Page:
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Originally published Monday, April 15, 2013 at 12:56 PM

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UN peacekeeping force proposed for Mali

France has circulated a draft U.N. resolution that would authorize a U.N. peacekeeping force to stabilize key towns in northern Mali and help promote a return to democracy and extend government authority throughout the conflict-wracked country.

Associated Press

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UNITED NATIONS —

France has circulated a draft U.N. resolution that would authorize a U.N. peacekeeping force to stabilize key towns in northern Mali and help promote a return to democracy and extend government authority throughout the conflict-wracked country.

Mali was plunged into turmoil after a coup in March 2012 created a security vacuum. That allowed secular rebel Tuaregs, who have long felt marginalized by Mali's government, to take half of the north as a new homeland. But months later, the rebels were kicked out by Islamic jihadists who imposed strict Shariah law in the north, including amputations for theft.

France launched a military operation Jan. 11 against the Islamic extremists, many linked to al-Qaida, after they suddenly started moving south into government-controlled areas and captured key towns. Backed by Chadian soldiers, French troops ousted the radical Islamic fighters from the major towns in northern Mali, though many went into hiding in the desert and continue to carry out attacks.

The new draft resolution, obtained Monday by The Associated Press, would authorize French troops to intervene to support U.N. troops "under imminent and serious threat," and at the request of Secretary-General Ban Ki-moon. It makes no mention of counter-terrorism operations, currently being carried out by France, which is likely to continue doing so under an agreement with the Malian government.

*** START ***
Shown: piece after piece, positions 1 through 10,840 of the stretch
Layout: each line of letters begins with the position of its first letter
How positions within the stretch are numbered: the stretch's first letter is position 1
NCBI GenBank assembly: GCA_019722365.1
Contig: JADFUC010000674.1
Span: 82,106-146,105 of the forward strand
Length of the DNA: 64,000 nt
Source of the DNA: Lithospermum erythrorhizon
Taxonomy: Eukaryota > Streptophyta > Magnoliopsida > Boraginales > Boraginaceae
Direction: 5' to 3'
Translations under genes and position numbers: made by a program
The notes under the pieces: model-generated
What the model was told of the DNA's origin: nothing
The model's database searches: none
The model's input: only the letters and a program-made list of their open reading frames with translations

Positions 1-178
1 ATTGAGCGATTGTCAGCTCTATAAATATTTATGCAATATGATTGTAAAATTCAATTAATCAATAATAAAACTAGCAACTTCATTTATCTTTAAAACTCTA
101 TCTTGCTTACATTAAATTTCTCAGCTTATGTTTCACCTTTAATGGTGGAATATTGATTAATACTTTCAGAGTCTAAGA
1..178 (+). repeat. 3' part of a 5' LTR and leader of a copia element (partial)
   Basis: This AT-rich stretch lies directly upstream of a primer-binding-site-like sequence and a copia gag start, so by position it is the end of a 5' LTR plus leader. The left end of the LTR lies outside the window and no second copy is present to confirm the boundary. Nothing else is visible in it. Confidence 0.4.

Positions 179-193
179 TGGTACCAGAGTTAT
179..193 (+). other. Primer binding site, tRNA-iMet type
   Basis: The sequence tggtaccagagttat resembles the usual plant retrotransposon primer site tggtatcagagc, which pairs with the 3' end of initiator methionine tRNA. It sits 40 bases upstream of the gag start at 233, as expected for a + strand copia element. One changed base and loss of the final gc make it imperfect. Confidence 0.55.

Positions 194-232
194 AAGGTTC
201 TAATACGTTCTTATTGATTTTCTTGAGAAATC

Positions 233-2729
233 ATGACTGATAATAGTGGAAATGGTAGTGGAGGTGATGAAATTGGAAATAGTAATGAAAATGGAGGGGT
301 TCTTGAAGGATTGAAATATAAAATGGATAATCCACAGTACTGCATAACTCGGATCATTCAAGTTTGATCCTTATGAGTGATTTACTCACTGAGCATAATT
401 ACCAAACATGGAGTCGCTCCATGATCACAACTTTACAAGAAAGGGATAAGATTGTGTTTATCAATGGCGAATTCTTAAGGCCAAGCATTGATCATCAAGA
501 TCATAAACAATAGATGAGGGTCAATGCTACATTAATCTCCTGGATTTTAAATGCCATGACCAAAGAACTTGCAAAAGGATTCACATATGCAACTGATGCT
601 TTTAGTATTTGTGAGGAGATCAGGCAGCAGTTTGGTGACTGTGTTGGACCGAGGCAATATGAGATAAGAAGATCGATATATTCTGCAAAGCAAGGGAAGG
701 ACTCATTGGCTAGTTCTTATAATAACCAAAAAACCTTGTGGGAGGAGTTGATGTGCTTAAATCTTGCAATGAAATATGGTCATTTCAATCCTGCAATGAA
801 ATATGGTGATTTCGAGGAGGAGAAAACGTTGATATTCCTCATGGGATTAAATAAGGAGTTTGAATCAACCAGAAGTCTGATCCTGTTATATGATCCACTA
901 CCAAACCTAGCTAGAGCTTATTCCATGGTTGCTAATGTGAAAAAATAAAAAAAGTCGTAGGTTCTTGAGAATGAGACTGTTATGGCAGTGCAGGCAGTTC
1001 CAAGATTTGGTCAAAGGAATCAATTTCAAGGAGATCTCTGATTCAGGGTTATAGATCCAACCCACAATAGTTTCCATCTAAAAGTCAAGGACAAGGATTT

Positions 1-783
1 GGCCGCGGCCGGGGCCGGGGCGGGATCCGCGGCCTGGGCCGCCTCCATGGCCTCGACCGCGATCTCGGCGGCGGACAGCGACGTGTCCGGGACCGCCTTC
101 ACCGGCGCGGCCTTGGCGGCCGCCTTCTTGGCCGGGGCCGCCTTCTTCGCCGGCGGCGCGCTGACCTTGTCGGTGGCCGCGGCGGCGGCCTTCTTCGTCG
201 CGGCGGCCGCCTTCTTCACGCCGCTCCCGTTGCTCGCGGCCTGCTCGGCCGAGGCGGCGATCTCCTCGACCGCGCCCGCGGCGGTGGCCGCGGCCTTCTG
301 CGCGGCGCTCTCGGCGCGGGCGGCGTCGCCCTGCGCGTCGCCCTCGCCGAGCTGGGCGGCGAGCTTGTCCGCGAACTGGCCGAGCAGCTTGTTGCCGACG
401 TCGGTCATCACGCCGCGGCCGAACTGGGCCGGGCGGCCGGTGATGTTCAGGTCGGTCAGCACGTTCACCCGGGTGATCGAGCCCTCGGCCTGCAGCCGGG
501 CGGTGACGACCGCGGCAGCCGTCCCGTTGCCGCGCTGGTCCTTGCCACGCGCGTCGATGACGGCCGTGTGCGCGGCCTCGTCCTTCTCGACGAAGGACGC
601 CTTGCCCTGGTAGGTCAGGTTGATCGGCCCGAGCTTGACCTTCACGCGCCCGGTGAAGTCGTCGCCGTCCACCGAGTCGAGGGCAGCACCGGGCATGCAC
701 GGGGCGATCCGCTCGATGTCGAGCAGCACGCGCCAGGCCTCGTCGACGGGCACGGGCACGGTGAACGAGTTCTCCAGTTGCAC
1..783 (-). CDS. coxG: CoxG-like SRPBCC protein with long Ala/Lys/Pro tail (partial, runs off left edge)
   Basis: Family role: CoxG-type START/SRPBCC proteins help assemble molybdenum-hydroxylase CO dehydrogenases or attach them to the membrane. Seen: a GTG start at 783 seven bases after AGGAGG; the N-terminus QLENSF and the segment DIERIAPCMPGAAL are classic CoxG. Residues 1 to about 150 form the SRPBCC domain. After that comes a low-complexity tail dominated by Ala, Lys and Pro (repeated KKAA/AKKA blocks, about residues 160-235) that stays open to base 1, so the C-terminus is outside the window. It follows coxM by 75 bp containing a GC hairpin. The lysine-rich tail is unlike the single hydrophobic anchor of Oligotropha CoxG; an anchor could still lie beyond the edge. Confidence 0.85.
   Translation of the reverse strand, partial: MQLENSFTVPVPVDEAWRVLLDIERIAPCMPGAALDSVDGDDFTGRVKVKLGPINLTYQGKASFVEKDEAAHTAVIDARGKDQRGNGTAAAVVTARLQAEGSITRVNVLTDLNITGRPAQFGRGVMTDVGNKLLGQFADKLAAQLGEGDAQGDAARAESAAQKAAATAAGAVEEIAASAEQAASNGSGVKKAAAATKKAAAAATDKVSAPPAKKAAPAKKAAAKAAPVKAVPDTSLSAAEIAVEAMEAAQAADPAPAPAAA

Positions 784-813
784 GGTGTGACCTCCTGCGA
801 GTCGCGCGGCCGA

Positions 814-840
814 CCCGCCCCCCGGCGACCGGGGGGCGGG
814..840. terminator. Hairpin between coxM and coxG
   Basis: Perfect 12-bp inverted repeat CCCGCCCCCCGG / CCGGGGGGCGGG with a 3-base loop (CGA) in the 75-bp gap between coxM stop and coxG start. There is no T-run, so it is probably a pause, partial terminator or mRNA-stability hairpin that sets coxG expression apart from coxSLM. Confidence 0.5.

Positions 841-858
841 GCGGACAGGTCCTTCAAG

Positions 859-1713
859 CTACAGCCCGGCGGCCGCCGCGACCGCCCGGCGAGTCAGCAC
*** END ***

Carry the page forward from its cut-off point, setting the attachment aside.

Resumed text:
The draft would authorize a U.N. force comprising 11,200 military personnel and 1,440 international police to take over from a 6,000-member African-led mission now in Mali on July 1. But it says the U.N. Security Council could delay the transfer if terrorists pose a major threat in areas where the U.N. troops would operate or if international military forces are conducting major combat operations in those areas.

Chadian President Idriss Deby announced Monday that his 2,000 troops - considered the best desert fighters - would not be sticking around for a protracted guerrilla war with the radical Islamic insurgents. But he didn't rule out a Chadian contribution to the U.N. peacekeeping force.

The mandate of the U.N. force, as spelled out in the draft resolution, does not involving going after insurgents.

It would authorize U.N. troops to "use all necessary means" to "stabilize the key population centers, especially in the north of Mali and ... to prevent and deter a return of armed elements to those areas," to re-establish government authority throughout the country, and to protect civilians threatened by violence.

It would also authorize the U.N. force to support the transitional government's roadmap "towards the full restoration of constitutional order and national unity in Mali," including by promoting a national political dialogue and supporting the organization and conduct of presidential elections scheduled for July 7 and legislative elections scheduled for July 21.

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